"Peace proposals unaccompanied by a sworn covenant indicate a plot." —Sun Tzu, The Art of War
"We are all just trying to be holy." —Richard Siken, Snow and Dirty Rain
If we’re going to talk about Dr. Martin Luther King Jr., I want to talk about the tactician. I want to talk about the general who methodically moved the war banner of racial equity across the country—who died in the fight.
I want to talk about this Martin Luther King because most of the time, instead of talking about that person, we talk about how the arc of the moral universe is long, but it bends towards justice. We talk about the King that talked to us about love and the importance of equity. But, we don’t talk about the strategies he developed to get us there.
With President Obama leaving the White House, with our nation facing a fundamental ethical crisis about what we stand for with regard to the rights of women and minorities, I think it’s time to revisit that Dr. King. We need to remember that what we are called upon to do now is not to relinquish our moral future to the vague notion that righteousness prevails, and that if the rebellion is just, the empire will be overthrown. We must remind ourselves of all the times the rebels were disorganized and the tower fell.
At the Center for Social Innovation, I have the privilege of leading an initiative called SPARC (Supporting Partnerships for Anti-Racist Communities), which is focused on helping communities redesign their systems to actively promote racial equity—particularly with regard to populations experiencing homelessness. When I think about the conversations I’ve been privileged to have with community leaders across the country, I am reminded of the fact that movements are built person by person. In our work helping to catalyze and assist with systems redesign, we remind people that all of our systems are, at their core, imaginary. The rule of law is an agreement. And, if we find a system to be unjust, we can, at any time, simply reimagine it. Read more about Homelessness, Racism and Social Justice.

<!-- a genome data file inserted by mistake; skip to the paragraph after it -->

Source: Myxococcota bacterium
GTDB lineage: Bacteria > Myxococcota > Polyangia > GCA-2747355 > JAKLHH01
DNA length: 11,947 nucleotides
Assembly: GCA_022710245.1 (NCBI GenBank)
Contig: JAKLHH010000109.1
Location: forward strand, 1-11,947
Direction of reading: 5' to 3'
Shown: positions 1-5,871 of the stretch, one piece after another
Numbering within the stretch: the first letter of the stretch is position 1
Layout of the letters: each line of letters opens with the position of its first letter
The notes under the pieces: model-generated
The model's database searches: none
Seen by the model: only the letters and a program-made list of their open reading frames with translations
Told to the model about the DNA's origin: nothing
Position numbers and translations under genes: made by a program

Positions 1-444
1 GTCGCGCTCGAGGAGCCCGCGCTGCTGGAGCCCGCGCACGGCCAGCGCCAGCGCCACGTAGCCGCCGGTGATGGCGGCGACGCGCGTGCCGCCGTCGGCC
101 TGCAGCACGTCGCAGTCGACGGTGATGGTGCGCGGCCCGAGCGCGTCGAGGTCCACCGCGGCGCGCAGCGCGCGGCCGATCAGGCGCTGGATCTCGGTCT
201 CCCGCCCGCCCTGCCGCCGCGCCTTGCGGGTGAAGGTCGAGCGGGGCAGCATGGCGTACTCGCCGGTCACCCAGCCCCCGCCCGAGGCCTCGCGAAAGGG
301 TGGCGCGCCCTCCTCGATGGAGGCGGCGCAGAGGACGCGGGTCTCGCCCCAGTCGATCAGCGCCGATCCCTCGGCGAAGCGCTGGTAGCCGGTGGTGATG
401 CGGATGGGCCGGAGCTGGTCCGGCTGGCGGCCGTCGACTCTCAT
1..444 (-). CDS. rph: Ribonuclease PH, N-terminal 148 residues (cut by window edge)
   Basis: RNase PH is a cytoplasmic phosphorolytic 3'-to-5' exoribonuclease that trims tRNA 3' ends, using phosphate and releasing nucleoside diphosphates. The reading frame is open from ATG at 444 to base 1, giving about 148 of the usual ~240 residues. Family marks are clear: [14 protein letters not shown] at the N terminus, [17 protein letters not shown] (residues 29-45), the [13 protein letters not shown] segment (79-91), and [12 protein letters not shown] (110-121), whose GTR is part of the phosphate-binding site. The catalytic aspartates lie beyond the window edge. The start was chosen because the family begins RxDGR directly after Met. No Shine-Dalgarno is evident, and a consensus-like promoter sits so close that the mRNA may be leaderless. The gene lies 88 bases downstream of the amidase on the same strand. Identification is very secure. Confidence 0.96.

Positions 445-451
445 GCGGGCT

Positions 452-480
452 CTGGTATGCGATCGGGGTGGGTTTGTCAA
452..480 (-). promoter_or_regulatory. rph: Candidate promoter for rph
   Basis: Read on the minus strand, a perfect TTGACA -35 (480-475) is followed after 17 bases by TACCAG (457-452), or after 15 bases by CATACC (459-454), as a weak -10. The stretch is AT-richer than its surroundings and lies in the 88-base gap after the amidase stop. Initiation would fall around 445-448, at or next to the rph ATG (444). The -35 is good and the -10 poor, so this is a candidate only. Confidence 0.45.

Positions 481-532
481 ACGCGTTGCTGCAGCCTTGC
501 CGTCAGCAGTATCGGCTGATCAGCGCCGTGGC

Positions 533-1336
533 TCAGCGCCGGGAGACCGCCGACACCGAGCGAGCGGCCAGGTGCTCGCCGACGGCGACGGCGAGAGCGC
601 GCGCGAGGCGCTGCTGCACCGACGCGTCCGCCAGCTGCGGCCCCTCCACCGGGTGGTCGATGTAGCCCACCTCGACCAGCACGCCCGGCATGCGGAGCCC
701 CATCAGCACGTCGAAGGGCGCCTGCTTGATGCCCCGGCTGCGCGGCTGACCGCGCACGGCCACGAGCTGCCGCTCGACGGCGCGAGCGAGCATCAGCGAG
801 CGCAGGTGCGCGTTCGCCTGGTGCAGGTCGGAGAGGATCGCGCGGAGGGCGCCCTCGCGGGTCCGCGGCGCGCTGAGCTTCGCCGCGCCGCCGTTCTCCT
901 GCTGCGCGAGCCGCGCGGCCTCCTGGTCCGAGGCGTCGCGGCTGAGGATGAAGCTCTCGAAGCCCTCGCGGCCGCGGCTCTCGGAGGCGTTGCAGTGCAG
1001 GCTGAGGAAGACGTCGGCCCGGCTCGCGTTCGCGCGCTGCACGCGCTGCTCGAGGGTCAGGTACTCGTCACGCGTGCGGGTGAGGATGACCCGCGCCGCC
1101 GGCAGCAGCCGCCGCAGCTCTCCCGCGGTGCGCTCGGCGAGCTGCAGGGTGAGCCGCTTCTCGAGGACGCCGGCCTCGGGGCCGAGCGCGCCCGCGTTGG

In the spirit of Martin Luther King Day, I invite you to join us in the work of advancing justice. The time has come to acknowledge that in a time of crisis, if we are not actively advancing equity, then we are passively upholding inequity. Now is the time to fly the banner again. I will not stand idly by and let men of means and power stand in front of us, swearing to uphold the advancement of equity while they actively dismantle it.
Dr. King wrote: “So here we are moving toward the exit of the twentieth century…largely adjusted to the status quo, standing as a tail-light behind other community agencies rather than a headlight leading men to higher levels of justice."
I invite us all to remember that the worlds we imagine can always be made real. We have always been holier in our heads than in our deeds. But if we focus on it, the gap can get closer and closer every day.
Learn more about racial equity and homelessness by joining t3's online course starting February 14: